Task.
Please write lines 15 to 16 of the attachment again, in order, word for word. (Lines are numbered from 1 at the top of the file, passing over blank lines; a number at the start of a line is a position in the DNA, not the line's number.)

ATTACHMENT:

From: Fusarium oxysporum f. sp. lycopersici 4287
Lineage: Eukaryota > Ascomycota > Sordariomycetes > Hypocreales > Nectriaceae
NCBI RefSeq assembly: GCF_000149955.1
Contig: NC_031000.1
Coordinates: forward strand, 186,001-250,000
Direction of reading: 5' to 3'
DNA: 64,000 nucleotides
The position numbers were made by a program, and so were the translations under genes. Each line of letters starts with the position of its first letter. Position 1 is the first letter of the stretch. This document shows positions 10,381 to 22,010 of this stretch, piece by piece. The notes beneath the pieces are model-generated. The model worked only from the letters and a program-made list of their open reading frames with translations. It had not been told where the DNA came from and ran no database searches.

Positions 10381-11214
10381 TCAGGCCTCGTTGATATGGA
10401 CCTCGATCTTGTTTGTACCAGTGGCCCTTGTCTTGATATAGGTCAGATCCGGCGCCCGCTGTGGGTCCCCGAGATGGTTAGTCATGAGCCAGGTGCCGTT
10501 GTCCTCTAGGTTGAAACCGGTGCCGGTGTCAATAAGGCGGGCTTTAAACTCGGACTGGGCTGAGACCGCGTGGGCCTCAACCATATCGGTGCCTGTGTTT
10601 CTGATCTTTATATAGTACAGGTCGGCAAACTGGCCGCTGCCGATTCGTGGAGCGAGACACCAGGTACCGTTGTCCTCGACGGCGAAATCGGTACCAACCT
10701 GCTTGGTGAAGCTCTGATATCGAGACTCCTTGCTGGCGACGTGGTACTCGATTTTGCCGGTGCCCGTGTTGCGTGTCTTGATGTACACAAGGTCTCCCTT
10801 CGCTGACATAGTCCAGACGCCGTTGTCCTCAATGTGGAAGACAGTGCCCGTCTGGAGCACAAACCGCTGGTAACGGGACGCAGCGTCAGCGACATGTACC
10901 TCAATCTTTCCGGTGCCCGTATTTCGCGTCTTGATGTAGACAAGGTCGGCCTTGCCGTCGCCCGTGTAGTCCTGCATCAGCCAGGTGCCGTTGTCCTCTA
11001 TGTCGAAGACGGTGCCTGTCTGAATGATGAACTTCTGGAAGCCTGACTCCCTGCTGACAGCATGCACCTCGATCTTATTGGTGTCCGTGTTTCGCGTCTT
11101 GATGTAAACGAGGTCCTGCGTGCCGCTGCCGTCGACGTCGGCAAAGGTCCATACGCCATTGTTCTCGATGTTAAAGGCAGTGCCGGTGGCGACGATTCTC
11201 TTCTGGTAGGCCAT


10801 CGCTGACATAGTCCAGACGCCGTTGTCCTCAATGTGGAAGACAGTGCCCGTCTGGAGCACAAACCGCTGGTAACGGGACGCAGCGTCAGCGACATGTACC
10901 TCAATCTTTCCGGTGCCCGTATTTCGCGTCTTGATGTAGACAAGGTCGGCCTTGCCGTCGCCCGTGTAGTCCTGCATCAGCCAGGTGCCGTTGTCCTCTA